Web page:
It’s nearly time to go. Sally pats her bag, telling me she’ll be doing her knitting on the train home.

“I started nearly four years ago. I saw a pattern for a dachshund and I wanted to make one. Mum taught me the basics and I watched videos online. I love it. It calms me down… Oh, I shouldn’t be saying all this should I? I’m supposed to be cool.”

She laughs. “Seriously, I love it. What else am I going to do when I’m on the train? I don’t want to be permanently on my phone.”

So where did the monsters come in? Don’t most knitters knit hats and scarves and maybe the odd pair of baby boots?

“Well, I did knit my husband, Chris, a hat for Christmas, but it took me bloomin’ ages.

“All my friends now have knitted monsters. They came from a book Chris bought me and I just loved them. I don’t even need a pattern any more.

“Now, I knit them to raise money for charities. When I lived in Teddington – I’ve lived all over London – I had an elderly neighbour called Jean. She was a massive part of my life until she passed away last year. She was 83, and my partner in crime; the strongest-minded person I’ve ever met.”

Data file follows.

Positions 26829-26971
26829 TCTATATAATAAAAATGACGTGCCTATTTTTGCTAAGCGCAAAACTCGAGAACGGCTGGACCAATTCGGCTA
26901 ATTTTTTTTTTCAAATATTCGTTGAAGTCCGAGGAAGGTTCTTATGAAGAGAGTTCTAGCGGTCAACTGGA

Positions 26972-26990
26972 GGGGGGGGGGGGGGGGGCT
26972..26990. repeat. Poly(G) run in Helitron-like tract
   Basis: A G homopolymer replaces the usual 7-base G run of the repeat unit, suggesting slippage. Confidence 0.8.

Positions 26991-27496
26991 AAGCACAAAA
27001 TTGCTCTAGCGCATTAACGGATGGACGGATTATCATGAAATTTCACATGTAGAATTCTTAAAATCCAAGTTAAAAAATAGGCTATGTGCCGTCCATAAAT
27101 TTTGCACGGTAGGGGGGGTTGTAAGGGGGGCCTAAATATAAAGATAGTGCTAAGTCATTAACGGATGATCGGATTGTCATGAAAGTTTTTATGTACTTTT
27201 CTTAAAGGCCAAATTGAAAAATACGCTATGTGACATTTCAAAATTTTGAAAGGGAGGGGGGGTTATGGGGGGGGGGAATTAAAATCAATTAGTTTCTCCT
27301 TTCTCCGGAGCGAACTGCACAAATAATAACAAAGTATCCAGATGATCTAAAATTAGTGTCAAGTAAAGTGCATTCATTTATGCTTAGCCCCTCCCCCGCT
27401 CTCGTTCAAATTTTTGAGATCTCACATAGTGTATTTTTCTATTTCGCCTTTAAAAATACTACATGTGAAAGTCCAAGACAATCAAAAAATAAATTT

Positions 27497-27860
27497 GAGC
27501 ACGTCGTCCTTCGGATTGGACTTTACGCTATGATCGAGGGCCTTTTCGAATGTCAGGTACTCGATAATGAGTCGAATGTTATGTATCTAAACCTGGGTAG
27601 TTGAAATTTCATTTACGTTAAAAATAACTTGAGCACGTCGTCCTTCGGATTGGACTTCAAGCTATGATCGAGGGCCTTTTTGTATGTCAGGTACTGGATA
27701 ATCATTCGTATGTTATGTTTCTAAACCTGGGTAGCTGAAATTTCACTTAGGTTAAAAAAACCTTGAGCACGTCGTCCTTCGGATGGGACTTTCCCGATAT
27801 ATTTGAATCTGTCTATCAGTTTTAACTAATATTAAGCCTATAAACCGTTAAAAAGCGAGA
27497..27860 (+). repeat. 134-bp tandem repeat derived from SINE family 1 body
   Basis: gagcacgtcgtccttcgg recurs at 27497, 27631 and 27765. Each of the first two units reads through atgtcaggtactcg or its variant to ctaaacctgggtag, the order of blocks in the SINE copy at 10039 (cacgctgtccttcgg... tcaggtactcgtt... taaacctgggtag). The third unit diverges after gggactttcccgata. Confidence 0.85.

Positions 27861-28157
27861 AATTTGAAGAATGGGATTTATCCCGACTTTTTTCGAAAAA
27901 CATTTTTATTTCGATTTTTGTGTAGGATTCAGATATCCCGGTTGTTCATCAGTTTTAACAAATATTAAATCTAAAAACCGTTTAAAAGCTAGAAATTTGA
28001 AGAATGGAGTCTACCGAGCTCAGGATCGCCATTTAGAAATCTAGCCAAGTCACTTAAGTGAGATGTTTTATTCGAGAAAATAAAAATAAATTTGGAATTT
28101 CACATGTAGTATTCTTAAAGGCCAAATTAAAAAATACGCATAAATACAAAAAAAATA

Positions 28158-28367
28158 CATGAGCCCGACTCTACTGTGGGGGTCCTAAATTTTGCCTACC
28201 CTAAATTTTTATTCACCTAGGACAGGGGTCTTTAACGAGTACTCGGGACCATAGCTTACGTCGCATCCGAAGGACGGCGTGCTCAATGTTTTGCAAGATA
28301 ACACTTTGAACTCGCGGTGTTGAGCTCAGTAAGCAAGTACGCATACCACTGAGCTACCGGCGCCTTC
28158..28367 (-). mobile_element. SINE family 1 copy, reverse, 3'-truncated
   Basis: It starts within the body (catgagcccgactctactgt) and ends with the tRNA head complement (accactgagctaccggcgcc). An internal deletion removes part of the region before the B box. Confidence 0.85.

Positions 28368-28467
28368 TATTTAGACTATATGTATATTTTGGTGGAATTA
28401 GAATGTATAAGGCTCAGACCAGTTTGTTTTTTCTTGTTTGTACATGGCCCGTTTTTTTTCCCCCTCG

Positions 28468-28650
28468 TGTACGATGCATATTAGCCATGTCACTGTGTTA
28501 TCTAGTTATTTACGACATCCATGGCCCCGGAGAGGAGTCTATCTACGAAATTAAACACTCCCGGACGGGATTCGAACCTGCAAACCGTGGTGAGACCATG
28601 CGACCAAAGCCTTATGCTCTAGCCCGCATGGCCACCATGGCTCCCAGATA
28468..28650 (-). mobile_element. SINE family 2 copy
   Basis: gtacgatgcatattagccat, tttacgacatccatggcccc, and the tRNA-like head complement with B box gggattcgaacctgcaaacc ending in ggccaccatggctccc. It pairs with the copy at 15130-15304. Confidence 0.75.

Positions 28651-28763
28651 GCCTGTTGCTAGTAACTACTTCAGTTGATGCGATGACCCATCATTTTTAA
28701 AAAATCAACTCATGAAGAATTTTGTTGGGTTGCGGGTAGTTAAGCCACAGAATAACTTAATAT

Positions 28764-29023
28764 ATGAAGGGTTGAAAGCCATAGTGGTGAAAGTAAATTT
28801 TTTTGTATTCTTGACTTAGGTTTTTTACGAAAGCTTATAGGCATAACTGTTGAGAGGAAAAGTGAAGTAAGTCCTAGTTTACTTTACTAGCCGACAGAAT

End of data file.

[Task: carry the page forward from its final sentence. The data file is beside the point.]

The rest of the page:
Sally stops, welling up. “Sorry, I’ve got such fond memories. Anyway, what I meant to say was that I sold some for the hospice where she died.

“They raised £500. Now, me and my husband raise money for charity whenever we can.”

We’ve been talking for two hours. “It’s been a bit like therapy,” Sally laughs.

After this, she’ll be heading back to her recording studio at home in Wandsworth. That’s her latest project, she says. Following the release of her first track, Get Down, last year, she’s itching to do more.

Plus, there’s those plastering and mechanics courses to get stuck in to. “I’m a massive petrol-head. I had my Harley Davidson until a few years ago and I love cars, motor sport, engines. And I want to learn basic mechanics because, well, when my car goes wrong, it costs me a fortune.”